ILLINOIS APPELLATE COURT FIFTH DISTRICT JUDGMENT AFFIRMED.
OPINION FILED OCTOBER 8, 1986.
WILLIAM F. MEEHAN, PLAINTIFF-APPELLANT,
TRANSAMERICA OCCIDENTAL LIFE INSURANCE COMPANY ET AL., DEFENDANTS-APPELLEES (TRANSAMERICA OCCIDENTAL LIFE INSURANCE COMPANY, COUNTERPLAINTIFF; WILLIAM F. MEEHAN, ET AL., COUNTERDEFENDANTS).
Appeal from the Circuit Court of Alexander County; the Hon.
Terry Foster, Judge, presiding.
JUSTICE KARNS DELIVERED THE OPINION OF THE COURT:
William F. Meehan appeals from the judgment of the circuit court of Alexander County which denied his request to cancel life insurance policies on his life issued by Transamerica Occidental Life Insurance Company and owned beneficially by his former wife, Constance Miller, the primary beneficiary. Three children of the marriage, secondary beneficiaries, and Dorothy Finley, alleged to have a security interest in one of the policies as a result of a loan to Constance, were joined as defendants to the action and appear here as appellees, as do Miller and Occidental Life.
The life insurance policies in question were purchased by William Meehan while he was married to Constance Miller and after the three children of the marriage were born. On December 17, 1980, Constance was convicted of attempted murder of her spouse, William, and was sentenced to serve six years in the Department of Corrections. Her conviction was affirmed by this court by unpublished order. (People v. Meehan (1984), 119 Ill. App.3d 1176.) Prior to that time, William had made a gift of the policies to Constance, relinquishing all his rights thereunder, and Constance has since paid the premiums on the policies. Ownership of the policies has since been placed in a trust.
After the conviction of Constance, plaintiff requested Transamerica Occidental to cancel the policies, but it refused to do so. The company has taken a neutral position in this court, in the nature of interpleader, but prays that, if the policies are cancelled, it not be required to return premiums which it has earned and, if the judgment of the trial court is affirmed, the plaintiff be enjoined from instituting any future actions to cancel the policies on account of any alleged prior misconduct of Constance or, if the judgment be reversed, the defendant beneficiaries be enjoined from seeking payment of death benefits should the policies be cancelled.
After the parties entered into a stipulation of fact, motions for summary judgment were filed by all parties. No objection was made to the relief requested by Transamerica Occidental, and its request for injunctive relief was allowed. The matter is now here on plaintiff's appeal, which only questions the trial court's refusal to cancel the policies.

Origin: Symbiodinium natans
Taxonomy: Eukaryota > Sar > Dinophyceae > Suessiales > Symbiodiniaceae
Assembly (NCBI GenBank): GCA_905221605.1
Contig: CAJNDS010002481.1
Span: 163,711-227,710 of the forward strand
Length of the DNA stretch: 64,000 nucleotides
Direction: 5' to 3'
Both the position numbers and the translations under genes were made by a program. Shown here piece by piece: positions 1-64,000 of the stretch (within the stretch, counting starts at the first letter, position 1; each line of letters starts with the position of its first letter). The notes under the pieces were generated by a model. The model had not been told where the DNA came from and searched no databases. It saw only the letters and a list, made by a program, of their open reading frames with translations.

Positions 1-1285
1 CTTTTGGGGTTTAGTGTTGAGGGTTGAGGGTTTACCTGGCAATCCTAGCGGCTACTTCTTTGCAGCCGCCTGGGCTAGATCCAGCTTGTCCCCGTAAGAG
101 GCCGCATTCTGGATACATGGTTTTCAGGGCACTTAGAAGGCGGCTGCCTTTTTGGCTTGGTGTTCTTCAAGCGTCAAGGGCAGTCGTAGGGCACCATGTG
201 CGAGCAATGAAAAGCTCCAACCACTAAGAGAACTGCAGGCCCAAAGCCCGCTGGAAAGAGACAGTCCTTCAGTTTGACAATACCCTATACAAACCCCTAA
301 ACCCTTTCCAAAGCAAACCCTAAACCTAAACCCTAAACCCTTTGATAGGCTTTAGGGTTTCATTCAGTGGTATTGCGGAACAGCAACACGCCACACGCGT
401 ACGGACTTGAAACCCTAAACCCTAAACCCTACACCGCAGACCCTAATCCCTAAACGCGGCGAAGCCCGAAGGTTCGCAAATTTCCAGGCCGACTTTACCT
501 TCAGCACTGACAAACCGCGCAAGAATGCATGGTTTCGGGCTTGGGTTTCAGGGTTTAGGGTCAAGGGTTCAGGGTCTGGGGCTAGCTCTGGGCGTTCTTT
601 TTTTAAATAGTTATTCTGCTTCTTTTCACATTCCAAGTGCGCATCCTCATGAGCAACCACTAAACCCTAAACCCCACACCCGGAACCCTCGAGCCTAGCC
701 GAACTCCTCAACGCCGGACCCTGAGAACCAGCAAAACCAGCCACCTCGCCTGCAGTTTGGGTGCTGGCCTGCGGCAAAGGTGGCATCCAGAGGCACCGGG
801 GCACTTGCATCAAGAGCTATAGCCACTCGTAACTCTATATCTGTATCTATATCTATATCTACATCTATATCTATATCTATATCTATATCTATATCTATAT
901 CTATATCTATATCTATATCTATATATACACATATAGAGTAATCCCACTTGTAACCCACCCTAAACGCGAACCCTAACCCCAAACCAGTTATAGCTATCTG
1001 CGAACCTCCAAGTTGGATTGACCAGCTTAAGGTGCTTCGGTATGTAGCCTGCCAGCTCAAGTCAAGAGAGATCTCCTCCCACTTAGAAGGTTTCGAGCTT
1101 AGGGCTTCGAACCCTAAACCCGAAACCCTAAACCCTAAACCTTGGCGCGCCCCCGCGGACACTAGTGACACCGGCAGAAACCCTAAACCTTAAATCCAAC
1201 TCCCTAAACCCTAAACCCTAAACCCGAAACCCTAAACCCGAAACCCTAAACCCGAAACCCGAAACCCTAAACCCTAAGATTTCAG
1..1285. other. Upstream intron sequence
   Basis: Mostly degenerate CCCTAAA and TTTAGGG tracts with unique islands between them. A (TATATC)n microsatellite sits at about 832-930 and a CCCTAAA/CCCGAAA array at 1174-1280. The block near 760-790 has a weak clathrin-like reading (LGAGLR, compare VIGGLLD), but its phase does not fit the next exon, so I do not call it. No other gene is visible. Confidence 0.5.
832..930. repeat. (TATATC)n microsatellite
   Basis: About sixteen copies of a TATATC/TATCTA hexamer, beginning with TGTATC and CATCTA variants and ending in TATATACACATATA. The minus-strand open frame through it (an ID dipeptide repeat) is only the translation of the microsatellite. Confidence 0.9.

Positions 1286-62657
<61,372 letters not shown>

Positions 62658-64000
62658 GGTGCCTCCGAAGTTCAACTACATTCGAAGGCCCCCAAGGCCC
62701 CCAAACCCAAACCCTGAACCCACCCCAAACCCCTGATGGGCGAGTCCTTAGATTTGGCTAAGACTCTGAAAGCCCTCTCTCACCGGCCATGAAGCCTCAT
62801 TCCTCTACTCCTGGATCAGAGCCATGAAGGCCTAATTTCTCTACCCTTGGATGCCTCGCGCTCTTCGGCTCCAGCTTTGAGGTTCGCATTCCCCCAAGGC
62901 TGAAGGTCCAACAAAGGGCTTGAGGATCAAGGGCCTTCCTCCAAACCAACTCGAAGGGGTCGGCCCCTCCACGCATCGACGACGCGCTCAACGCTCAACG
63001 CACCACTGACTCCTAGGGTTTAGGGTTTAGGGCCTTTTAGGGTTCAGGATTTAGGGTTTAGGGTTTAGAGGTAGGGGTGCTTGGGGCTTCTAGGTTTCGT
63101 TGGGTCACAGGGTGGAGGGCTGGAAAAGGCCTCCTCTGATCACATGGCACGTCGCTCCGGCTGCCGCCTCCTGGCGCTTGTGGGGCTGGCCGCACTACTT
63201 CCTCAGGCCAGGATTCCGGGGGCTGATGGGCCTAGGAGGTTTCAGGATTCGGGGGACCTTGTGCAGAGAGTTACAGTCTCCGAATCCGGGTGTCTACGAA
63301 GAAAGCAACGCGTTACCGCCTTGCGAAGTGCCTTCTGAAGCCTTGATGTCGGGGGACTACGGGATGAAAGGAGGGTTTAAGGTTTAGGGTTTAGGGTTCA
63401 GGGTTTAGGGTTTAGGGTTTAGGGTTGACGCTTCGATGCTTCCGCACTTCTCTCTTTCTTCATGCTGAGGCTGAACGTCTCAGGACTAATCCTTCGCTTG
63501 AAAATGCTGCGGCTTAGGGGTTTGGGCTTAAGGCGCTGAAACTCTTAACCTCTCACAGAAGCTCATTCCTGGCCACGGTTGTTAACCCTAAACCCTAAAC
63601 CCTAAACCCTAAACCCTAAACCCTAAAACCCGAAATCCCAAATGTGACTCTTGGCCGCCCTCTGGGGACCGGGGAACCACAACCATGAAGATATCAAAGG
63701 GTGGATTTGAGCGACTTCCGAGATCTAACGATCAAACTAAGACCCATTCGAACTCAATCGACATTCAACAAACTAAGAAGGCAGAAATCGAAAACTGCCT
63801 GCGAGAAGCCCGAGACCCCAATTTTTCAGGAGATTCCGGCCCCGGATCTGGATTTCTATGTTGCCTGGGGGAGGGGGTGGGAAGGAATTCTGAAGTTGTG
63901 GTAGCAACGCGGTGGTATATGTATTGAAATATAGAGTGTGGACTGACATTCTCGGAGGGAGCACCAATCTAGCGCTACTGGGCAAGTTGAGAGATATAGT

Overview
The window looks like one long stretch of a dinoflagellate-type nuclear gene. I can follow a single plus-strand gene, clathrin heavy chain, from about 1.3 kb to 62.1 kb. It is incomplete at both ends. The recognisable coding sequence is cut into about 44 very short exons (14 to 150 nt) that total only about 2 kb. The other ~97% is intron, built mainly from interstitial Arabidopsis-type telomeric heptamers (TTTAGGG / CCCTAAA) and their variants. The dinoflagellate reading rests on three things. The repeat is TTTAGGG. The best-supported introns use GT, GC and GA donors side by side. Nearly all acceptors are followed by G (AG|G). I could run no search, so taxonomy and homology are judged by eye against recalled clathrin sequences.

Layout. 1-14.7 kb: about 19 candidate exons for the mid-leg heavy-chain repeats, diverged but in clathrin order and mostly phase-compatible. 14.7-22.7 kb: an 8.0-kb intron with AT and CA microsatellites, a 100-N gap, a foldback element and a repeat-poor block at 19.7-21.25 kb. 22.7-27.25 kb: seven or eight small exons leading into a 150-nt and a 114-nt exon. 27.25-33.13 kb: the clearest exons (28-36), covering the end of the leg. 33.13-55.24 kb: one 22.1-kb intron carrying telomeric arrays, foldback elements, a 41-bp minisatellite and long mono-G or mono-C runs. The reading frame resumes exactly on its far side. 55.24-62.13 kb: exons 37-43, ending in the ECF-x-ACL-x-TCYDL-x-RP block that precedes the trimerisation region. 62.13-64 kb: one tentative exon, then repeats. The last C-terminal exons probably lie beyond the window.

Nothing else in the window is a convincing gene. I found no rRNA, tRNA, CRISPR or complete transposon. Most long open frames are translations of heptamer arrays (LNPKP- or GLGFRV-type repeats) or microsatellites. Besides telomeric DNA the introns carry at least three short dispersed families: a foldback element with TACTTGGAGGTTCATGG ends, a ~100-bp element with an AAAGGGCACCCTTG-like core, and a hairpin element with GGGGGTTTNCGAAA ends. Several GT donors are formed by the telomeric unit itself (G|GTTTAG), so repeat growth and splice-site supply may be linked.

• 1, 2 This appears to be a matter of first impression. The parties advise us that no case can be found in any jurisdiction dealing with the precise question before us; however, two matters tangential to the question before us are settled. A dissolution of marriage does not terminate the insurable interest of a spouse on the life of the former spouse (Speroni v. Speroni (1950), 406 Ill. 28, 92 N.E.2d 63); and a beneficiary who murders the insured may not recover the proceeds of a life insurance policy (State Farm Life Insurance Co. v. Smith (1977), 66 Ill.2d 591, 363 N.E.2d 785).
Plaintiff argues that the question before us is one of public policy and that "[p]eople who have no interest in seeing that the insured continue to live should not be permitted to have a policy insuring his life, such policies encourage illegal actions and turn life insurance into speculative, sporting ventures." Plaintiff has cited textbook authority suggesting that an insured should be able to cancel a policy on his life if he presents evidence that his life was endangered by a continuation of a policy. However, this is not the case before us, as no proof was presented of any present conspiracy to take plaintiff's life or any actual danger because of the existence of the policies, and the trial court so found as a finding of fact. Plaintiff would have us assume that because Constance once attempted to take his life there is an unreasonable risk to plaintiff that she will do so again.
• 3 We think policy considerations, rather than being supportive of plaintiff's position, argue against it. Here the former wife has been convicted of attempted murder and been punished. It seems to us an unwarranted assumption, one that runs counter to the presumed rehabilitative value of the sanctions imposed under the criminal code for conviction of criminal behavior, that because the former wife once attempted to murder her former spouse that she would do so again. Furthermore, if she succeeded in so doing she could not recover the policy benefits, and this would seem to furnish adequate reason why she would not do so.
The precedent plaintiff asks to set could have application to other situations besides life insurance policies where, as plaintiff argues, someone might benefit from another's death. Beneficiaries under a will may benefit financially from the death of the testator, as could remaindermen from the death of the life tenant, as that event accelerates their enjoyment of the property.
The potential for litigation would be disruptive of the stability of life insurance contracts, something not to be encouraged. Cancellation of the policies would also destroy the interest of the contingent beneficiaries against whom no allegation of wrongdoing is made.
The judgment of the circuit court of Alexander County is affirmed.
HARRISON and WELCH, JJ., concur.
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